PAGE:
How Small Businesses Thrive in the Summer

A lot of work goes into running a small business, and with each change in season comes a new opportunity to reevaluate your goals and assess the marketplace that your company calls home. Consumers and businesses alike have different wants and needs throughout the ebbs and flows of the year, and summertime holds its own set of possibilities and challenges.

How Small Businesses Thrive in the Summer

Some businesses do better than others at staying strong and reliable during the season of barbecues and pool parties. To help your company thrive during the warmest days of the year, read on to discover how successful companies are prospering in the heat.

They’re Centering Sales

From revamping their marketing strategies to implementing solid sales forecasting methods, successful companies take time during the summer to rework their sales goals to maximize profits. In addition to selling to existing customers, successful businesses find novel ways to reach new customers by performing ongoing market research and better tools to communicate with all potential clients. 

By keeping sales in your field of vision at all times, your company is more likely to showcase its full potential to customers because you’re better able to visualize the potential financial wins and losses associated with each decision. 

Before taking another look at your sales strategies, reconnect with your company’s objectives and make certain that you’re acting in both your company’s and your clients’ best interests. It can be easy to compromise values in the name of sales, and vice versa, so make decisions with both integrity and an effective marketing plan in mind. 

They Have Seasonal Promotions and Content

Marketing is a big task year-round, but seasonal marketing presents a unique challenge in itself. Evergreen content helps to keep your brand identity as trustworthy, reliable and consistent as is needed to develop consumer trust. Companies that launch seasonal content, however, know it will bring in new kinds of business. 

Seasonal campaigns demonstrate that your company is present, relevant and active in the world in which you’re doing business, which generates traffic and encourages customer participation in a new way.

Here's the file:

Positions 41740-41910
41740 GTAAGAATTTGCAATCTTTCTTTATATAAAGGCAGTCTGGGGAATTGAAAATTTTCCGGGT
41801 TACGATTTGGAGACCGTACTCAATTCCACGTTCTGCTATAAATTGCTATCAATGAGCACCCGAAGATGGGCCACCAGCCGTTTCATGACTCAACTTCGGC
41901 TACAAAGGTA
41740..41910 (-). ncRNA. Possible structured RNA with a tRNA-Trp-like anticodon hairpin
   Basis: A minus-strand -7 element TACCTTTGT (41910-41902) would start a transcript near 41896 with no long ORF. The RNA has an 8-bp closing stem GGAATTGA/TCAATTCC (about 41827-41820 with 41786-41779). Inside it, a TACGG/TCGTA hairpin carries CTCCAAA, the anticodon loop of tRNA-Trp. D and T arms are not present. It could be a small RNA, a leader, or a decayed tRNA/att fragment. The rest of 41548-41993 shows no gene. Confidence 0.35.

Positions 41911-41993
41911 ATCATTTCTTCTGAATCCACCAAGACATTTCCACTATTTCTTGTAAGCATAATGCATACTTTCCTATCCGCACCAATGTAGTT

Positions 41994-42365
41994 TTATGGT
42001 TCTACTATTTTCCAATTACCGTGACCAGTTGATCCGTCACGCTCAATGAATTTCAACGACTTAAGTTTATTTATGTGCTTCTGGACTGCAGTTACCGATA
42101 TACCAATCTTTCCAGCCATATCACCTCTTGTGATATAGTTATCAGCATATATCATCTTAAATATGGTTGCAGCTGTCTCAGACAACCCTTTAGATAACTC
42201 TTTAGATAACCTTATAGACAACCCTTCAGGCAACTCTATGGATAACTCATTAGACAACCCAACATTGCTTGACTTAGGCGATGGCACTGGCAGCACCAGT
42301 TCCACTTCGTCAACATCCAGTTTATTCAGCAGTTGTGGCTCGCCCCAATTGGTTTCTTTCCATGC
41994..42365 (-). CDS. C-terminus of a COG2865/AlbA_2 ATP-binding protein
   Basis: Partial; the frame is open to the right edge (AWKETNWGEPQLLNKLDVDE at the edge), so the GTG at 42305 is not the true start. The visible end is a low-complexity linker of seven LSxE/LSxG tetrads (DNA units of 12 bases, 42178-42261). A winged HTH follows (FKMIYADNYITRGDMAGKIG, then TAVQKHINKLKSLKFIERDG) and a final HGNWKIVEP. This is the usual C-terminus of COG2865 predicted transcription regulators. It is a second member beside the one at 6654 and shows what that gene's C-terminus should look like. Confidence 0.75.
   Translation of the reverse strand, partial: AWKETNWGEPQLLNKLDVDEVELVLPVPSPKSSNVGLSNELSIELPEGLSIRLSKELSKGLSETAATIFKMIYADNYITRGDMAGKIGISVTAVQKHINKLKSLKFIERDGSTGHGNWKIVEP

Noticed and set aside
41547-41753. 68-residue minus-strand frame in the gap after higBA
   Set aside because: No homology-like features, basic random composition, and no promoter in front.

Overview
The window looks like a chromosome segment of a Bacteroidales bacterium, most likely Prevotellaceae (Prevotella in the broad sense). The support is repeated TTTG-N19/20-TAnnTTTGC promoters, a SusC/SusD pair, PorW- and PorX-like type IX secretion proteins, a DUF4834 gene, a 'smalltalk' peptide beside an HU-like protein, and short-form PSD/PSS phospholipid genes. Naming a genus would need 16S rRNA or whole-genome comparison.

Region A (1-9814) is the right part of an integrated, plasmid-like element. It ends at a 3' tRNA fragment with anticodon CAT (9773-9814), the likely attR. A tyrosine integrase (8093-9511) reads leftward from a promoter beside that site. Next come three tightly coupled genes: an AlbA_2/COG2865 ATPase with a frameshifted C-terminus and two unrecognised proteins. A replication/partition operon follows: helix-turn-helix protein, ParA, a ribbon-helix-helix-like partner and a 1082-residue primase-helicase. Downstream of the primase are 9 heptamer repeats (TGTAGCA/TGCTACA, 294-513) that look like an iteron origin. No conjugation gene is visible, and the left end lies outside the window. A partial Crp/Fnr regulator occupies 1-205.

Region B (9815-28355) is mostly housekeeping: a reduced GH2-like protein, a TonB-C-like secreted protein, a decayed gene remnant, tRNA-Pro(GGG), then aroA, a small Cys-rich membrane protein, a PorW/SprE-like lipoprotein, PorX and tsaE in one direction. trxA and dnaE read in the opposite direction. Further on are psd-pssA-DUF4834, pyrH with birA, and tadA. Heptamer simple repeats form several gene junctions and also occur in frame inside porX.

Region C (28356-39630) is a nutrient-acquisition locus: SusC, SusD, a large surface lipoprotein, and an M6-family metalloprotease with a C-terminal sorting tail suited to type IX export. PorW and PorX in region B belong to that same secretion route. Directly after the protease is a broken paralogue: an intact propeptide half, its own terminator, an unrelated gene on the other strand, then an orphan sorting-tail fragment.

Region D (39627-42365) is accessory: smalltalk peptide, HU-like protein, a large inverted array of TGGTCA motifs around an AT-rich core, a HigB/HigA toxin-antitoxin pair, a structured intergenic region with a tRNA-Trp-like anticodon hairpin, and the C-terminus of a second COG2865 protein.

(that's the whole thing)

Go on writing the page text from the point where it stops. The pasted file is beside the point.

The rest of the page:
Summer content doesn’t need to be based around increasing sales in order to be effective. From relevant blog posts to seasonal products, seasonal content is more about finding new and interesting ways to engage with your potential and current customers–and the resulting sales may be a big bonus. 

They’re Meeting Customers Where They Are

The way your potential customers spend their time in the summer time is going to be drastically different than the ways they holed up during the winter. Customer behavior shifts with the seasons, and smart companies know to shift their own company’s behavior, too. 

Look at where your customers are spending their time during the summer and find ways to connect with them in these seasonal environments. 

Local farmers markets, outdoor fairs, concerts in the park and summer-only venues are typically filled with people from all walks of life when the weather heats up, meaning there are numerous opportunities to get the word out in these spaces. 

You may need to get a little creative. For example, if it isn’t feasible to set up your own booth at a farmer’s market, consider reaching out to a vendor to collaborate or form a partnership through which you can advertise or develop a new product or service. 

They’re Adaptable

A small business demanded adaptability from the moment it began, and summertime is another chance to demonstrate this skill. Successful companies survive in the long run when they’re able to adjust to each change environment, both predictable and unpredictable alterations. 

These changes, and subsequent adaptations, will look different for each company in each part of the world, so make sure to look around at your own environment to assess areas of growth, areas of weakness and ways you can grow to fit the current reality. 

Reach out to your current network, or try to build new connections with business owners new to the scene. Look to companies you admire to see how they’ve adapted to challenging circumstances and ways they’ve taken advantage of the change in seasons. Above all, stay true to yourself and why you started your company. You had what it took to get to where you are today, and you have what it takes to grow, too. 

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Article Author Details

Kevin Gardner

Kevin Gardner loves writing about technology and the impact it has on our lives, especially within businesses.